Here's a really interesting quote from Ryan, commenting over on Orac's blog:
Sometime in the 60s, education in America started putting a greater emphasis on skepticism. For the first time, kids were encouraged to question what they were told. This is a good thing, or course. But I wonder - have we been encouraging people to distrust and challenge authoritative voices without properly equipping them to properly judge authoritative voices?
Orac speaks authoritatively and quotes research papers as his sources. The anti-vax movement also has authoritative-sounding voices who are able to quote research papers: http://www.generationrescue.org/studies.html
How are people from outside the medical and scientific community supposed to parse this? At what point in High School were we supposed to have been taught how to properly evaluate the findings in research papers? I don't recall that chapter. I was made to memorize the periodic table, but I don't recall that anyone ever taught me how to tell the difference between good science and bad science.
It's a good point, isn't it? Just how well do we teach students these things - to tell the difference between good science & bad science?
Well, the short answer is that at school, anyway, we probably don't do a particularly good job of teaching students to assess scientific papers. (Not intended as a criticism of teachers, by the way, & I did say 'we', having been there myself! But it's just that there are so many other things that place demands on classroom time.) And maybe that's too narrow a focus - perhaps we should be teaching how to assess scientiific claims, or rather, statements that claim some level of scientific authority.
And there are ways of doing this - tools we can use, things to remember when reading or hearing about something that supposedly has scientific validity or the support of scientists. One place to go is the 'Bogus Science' page, which discusses 7 signs that something might instead be bogus:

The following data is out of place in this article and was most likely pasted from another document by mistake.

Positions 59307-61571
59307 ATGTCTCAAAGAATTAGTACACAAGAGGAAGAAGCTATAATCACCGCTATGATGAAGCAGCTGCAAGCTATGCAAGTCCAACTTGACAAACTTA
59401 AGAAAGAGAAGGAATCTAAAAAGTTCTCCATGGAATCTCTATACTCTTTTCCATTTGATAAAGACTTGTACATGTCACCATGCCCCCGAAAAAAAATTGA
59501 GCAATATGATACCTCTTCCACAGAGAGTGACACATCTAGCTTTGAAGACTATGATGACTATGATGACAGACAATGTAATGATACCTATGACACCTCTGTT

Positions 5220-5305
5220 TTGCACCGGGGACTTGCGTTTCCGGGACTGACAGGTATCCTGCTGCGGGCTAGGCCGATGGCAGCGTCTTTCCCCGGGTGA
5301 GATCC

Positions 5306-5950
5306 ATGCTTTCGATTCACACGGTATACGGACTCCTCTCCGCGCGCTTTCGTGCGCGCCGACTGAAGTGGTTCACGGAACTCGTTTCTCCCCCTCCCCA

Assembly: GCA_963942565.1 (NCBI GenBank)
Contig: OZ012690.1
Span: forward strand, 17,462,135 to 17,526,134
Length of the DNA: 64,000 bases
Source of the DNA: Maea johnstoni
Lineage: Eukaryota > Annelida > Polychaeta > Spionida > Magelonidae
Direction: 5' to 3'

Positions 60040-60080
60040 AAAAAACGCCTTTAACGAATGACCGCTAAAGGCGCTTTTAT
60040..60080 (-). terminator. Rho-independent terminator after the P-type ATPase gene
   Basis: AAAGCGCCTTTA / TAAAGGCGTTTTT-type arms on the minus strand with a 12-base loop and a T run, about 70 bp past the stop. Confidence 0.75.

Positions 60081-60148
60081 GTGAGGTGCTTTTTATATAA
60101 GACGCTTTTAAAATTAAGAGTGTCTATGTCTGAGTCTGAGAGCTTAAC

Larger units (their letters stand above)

- The claim is first published in the media, rather than in a scientific journal (rather like that 'gender-&-voting-preferences' study I wrote about earlier this week).
- It's claimed that this wondrous discovery is being actively suppressed by the scientific establishment - take the Discovery Institute's claims about bullying of scientists who promote 'intelligent design' as an example; another would be the attitude of alt-health practitioners...
- The effect that's being described is almost impossible to detect - & may only show up through some particularly inventive use of statistics.
- The supposed data are in fact anecdotal (& you know the value of this).
- The claimed effect is said to be valid because it's been around for centuries. (A lot of 'alternative medicine' falls into this camp.)
- The person making the claims has worked in isolation on his/her great discovery (relates back to the second point). But this is rare - most scientists work collaboratively with others.
- And they propose some new law of nature to account for their observations. Unfortunately these laws conflict with everything else we know about the way the world works, & so are almost certainly wrong. (Hahnemann's 'Laws' related to homepathy are a case in point.)
And not completely at a tangent - you might also enjoy this post on Pharyngula :-) - on interpreting graphs, assessing the accuracy of calculations, & our sources of information.
Of course, the graph that PZ's discussing is essentially worthless - no more than pretty colours on the screen.
The version below is equally useful/useless (& thanks to Blake Stacey!) - & perhaps says more about 'popular' sources of information than the one it's spoofing :-)
So don't be fooled by lots of pretty colours on a graph!